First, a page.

Tuesday, January 27, 2009
Another brilliant idea: brought to you by Elodin Enterprises
Okay, I've been thinking about this for years, and I need someone to explain it to me.

Here I am in Wisconsin. It's winter. It's cold outside. I will be spending hundreds and hundreds of dollars to heat my house despite the fact that I keep the thermostat at a relatively conservative 62 degrees. The air in my house is chilly and dry as a bone.

Then I go down into my basement, put a load of laundry into the drier, and for the next hour I run a big machine that vents hot, moist, delicious air through a tube and out the side of my house. Presumably so that the local squirrels can enjoy a sauna.

Does this make any sense? Is there some good reason why I don't have a second tube that runs from the drier directly into my ductwork of my forced-air furnace? Free heat, free humidity, and as an added bonus, my house would smell like Snuggle fabric softener.

I mean, I could understand why this idea wouldn't be a big deal in, say, Texas. As I understand it, in Texas the winter weather is relatively clement, and the summer weather is like being beaten with a burning shovel until you are on fire, then having someone extinguish you by wrapping you in a thick, wet towel that is, somehow, also on fire.

But here in the north, it's cold for about half the year. And for a couple months centering around nowish it's an amazing flavor of cold that you really can't appreciate unless you experience it firsthand. Night before last, up here in Hayward, it got down to twenty-six below zero (Fahrenheit), not counting wind-chill.

That's the sort of cold where, if a young gentleman tries to enjoy the unique privilege of manhood and write his name in the snow, he will end up with a pee stalagmite instead. It's the sort of cold where you go outside and realize that if you aren't careful, you will fucking die.

So I go back to my original question: Why isn't this done? I'm not an engineer, but I'm pretty sure we have the technology to install what amounts to a valve. One side would be labeled "make my house warm" and the other would be labeled "squirrel sauna." You could adjust it according to the outside temperature, your mood, and how you feel about the local fauna.

I can't be the first person to think of this, so I'm assuming that there has to be a good explanation for why it isn't already commonplace. Can anyone think of what it is?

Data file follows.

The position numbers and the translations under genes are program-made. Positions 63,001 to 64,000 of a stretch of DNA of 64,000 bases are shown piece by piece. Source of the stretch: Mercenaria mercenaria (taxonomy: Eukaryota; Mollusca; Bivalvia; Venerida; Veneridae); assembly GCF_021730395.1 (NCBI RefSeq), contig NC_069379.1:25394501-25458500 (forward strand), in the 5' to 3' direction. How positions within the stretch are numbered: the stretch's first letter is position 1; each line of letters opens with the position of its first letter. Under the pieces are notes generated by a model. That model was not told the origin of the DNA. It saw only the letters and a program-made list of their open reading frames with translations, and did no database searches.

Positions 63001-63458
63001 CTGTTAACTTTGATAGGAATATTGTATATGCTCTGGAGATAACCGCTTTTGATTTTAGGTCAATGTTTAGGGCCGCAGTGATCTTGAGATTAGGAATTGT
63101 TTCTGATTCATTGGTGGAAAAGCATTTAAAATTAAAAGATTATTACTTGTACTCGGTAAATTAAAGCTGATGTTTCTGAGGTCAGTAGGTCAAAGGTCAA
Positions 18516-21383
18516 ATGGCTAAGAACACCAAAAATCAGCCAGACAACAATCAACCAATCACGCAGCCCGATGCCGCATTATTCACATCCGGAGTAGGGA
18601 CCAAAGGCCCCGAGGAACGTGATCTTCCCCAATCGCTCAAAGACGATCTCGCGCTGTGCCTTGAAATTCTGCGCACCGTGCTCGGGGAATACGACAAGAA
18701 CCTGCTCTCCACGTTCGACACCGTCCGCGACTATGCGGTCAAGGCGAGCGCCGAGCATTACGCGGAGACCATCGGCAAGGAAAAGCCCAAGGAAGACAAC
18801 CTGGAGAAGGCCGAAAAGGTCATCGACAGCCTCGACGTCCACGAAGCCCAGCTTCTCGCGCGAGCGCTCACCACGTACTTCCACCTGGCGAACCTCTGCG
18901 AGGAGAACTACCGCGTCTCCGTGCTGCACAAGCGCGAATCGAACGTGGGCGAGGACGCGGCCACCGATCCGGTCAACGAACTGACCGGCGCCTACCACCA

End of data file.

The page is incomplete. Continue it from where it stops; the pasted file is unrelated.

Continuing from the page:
Anyone?

pat

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Sunday, January 25, 2009
Reading/Booksigning in Wausau
I have retreated to my man-cave again, deep in the frozen north of Wisconsin near Hayward. The lack of internet, cell phones, or human companionship makes for good writing.

The downside is the same as he upside. It wouldn't be real isolation if I could flip it off with a switch.

That means on a day like today, when I want to check my e-mail and post a quick blog, I'm forced to extreme measures. The library is closed on Sundays here, so their computers are out. The local coffeeshop closes at 3:00, so I'm similarly boned. Deprived of both my life-giving caffeine and life stealing wi-fi.

So instead I'm next door, in the laundromat, typing on the mini that my dad gave me for Christmas. If I sit on this bench against the west wall, I can catch the edge of the coffeeshop's wifi. My great manly hands are too big for this keyboard, so I'll ask you to be forgiving of any tyops that slip through.

The details of my LA trip are still forthcoming. But for now I just wanted to mention a Reading/Q&A/Booksigning that I'll be doing in Central Wisconsin in just a week or so.

University Wisconsin Marathon County
February 3, 2009 - 7:00PM
Terrace Room
518 S. 7th Ave
Wausau, WI 54401


It's open to everyone, so if you're in the area, feel free to swing by....


Battery low, gotta go.

pat

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Thursday, January 22, 2009
Just to let you know....

Hello everyone,

This is just a quick note to let you know that I'm back from my trip to California and that the quiet here on my blog doesn't stem from the fans out there killing me and selling my furry pelt on e-bay.

It was a great time. A lovely break from my current lonely snowbound writing existence. I played board games, hung out with rocket scientists, and got to have a Jamba Juice with Felicia Day.

Yes. That's right. A Jamba Juice. I was pretty excited, let me tell you.